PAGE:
Colin Kippen will have to show up to work Wednesday, after all.
Kippen’s tenure as the governor’s coordinator on homelessness was supposed to expire at the end of June, but Gov. David Ige told reporters at Monday’s press conference that he extended Kippen’s contract for another month.
This is the third time that Ige decided to keep Kippen around on an interim basis.
In November, Ige first approached Kippen and asked him to stay in his post through the end of last year — only to change his mind late December and extend the offer for another six months.
Whether Kippen, an appointee of former Gov. Neil Abercrombie, will get a fourth extension when his new contract wraps up at the end of July remains unclear.
Ige said he’s now in the process of evaluating Kippen’s performance, as well as the state of Hawaii’s overall homelessness response system.
To make a steady progress on the issue, the governor said it’s important that the state makes specific goals. “There are lots of details to be worked through,” he said. “Homelessness is a complex and tough issue.”
But Hawaii has long been part of the nationwide effort — under a goal set by President Barack Obama in 2010 — to end veteran homelessness by the end of this year and chronic homelessness by 2017.
Hawaii’s homelessness crisis shows no sign of abating.
According to the latest “point in time” count released Thursday by the state Department of Human Services, Hawaii’s homeless population stood at 7,620 when the annual survey was conducted in late January.
That’s an increase by 702 individuals — a jump of more than 10 percent — compared to the previous year, when the officials counted 6,918 people living on the streets or in shelters.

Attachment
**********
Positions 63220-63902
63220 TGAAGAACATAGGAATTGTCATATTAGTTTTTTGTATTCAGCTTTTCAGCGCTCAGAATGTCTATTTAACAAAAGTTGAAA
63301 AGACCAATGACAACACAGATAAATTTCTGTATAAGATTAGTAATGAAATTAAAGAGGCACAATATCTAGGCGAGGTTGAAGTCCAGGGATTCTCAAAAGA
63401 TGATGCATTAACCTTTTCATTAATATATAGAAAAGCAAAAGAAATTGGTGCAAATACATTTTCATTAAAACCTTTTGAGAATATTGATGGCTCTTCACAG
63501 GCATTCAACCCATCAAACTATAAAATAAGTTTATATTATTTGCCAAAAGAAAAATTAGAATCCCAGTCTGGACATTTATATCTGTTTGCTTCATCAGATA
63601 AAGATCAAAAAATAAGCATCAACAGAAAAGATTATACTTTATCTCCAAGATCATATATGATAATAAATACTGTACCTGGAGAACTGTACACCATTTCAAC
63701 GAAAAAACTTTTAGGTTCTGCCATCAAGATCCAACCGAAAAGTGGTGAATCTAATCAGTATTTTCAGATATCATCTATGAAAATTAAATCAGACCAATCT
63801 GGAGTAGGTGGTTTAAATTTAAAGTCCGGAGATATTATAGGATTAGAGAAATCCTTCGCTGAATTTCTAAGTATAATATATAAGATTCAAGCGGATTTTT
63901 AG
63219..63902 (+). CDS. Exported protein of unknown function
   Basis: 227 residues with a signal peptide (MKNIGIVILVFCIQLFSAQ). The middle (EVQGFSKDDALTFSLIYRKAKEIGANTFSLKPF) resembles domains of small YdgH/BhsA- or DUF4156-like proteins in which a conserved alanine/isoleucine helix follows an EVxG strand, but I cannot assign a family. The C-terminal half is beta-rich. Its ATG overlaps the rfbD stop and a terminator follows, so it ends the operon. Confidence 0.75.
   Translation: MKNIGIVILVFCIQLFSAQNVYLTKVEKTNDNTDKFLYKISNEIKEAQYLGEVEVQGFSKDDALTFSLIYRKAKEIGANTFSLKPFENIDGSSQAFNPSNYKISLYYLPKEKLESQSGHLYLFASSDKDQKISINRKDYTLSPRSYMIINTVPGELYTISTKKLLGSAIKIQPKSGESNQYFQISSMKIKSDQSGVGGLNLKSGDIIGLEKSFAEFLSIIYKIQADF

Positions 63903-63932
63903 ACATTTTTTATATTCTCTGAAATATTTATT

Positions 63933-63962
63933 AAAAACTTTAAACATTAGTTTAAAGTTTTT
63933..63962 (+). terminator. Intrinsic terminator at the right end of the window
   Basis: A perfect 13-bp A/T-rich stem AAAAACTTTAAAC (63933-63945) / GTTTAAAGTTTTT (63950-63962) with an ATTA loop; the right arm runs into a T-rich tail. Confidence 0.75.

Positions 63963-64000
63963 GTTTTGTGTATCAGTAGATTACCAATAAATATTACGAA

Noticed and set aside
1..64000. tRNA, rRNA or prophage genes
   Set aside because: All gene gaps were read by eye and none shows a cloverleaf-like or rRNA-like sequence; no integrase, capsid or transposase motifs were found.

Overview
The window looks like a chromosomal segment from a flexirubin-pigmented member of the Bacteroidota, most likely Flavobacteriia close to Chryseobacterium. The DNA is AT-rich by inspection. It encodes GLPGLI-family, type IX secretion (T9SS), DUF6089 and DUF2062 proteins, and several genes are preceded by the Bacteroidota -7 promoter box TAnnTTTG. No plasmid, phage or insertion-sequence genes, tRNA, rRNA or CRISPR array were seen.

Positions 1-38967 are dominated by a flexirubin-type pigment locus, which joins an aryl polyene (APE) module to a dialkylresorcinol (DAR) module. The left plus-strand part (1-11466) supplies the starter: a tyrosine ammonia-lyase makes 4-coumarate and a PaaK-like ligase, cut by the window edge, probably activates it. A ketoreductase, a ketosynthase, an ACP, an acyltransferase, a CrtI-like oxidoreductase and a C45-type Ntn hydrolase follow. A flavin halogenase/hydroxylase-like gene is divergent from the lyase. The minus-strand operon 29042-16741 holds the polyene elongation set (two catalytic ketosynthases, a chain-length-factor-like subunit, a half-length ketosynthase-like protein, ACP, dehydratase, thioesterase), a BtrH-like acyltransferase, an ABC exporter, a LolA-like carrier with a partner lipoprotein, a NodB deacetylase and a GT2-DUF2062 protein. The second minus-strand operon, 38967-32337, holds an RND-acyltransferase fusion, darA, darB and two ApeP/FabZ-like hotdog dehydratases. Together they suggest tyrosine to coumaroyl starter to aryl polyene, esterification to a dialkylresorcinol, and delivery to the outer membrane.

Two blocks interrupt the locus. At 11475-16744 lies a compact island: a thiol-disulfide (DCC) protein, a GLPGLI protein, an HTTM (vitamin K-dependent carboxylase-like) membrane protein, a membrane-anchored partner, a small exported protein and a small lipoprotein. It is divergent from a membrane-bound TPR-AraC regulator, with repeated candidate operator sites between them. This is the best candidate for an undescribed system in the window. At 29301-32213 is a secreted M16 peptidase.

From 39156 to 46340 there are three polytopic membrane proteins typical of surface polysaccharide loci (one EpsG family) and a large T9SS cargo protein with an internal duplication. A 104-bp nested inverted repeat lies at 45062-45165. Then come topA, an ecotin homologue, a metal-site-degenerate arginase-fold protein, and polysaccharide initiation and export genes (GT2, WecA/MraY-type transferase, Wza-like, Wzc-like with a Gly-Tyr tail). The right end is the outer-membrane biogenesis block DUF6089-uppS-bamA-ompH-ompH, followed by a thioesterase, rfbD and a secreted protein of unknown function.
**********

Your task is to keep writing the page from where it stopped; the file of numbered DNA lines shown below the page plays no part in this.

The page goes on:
The biggest increase came from Hawaii county, which saw its homeless population climb from 869 to 1,241 — a whopping increase of nearly 43 percent.
On Oahu, whose count was released in April, the number of homeless people jumped by nearly 35 percent. In Maui county, it went up by 18.5 percent.
Kauai county, meanwhile, saw the number of homeless people decrease from 378 to 339.
The relentless rise in homelessness comes at the time when state and local officials are putting an increasing effort — and resources — into tackling the problem. The Legislature and the Honolulu City Council have appropriated a total of more than $4 million this year for the Housing First program, which is aimed at identifying the chronically homeless and getting them quickly into permanent, supportive housing.
But that’s exactly the population that saw a sharp increase. The number of chronically homeless people rose by nearly 24 percent — from 1,109 to 1,372. Those suffering from chronic substance abuse saw
For all he knows, Colin Kippen will be out of his job in two weeks.
Since June 2012, Kippen has been serving as the governor’s coordinator on homelessness, a job overseeing Hawaii’s homelessness response system.
An appointee of former Gov. Neil Abercrombie, Kippen has remained in his post under the new administration — but only on an interim basis. Gov. David Ige first approached Kippen in November, asking him to stay on through the end of last year. In late December, Ige extended the offer for another six months.
Kippen hasn’t heard whether he should bother showing up for work July 1.
Ige, who is in Japan this week, was not available for comment. “Both the governor and chief of staff are traveling in Japan, and they have not been able to respond,” Cindy McMillan, the governor’s communications director, wrote to Civil Beat in an email.
“I have no idea where we’re at at this point,” said Kippen, who previously served as the executive director of the Washington, D.C.-based National Indian Education Association and also led the Native Hawaiian Education Council. “I’m just taking it one day at a time.”
Building a Database of the Homeless
By any measure, Kippen’s job is a daunting one: He’s been tasked to tackle homelessness — one of Hawaii’s seemingly intractable issues — without so much as an operating budget.
Housed under the Hawaii Department of Human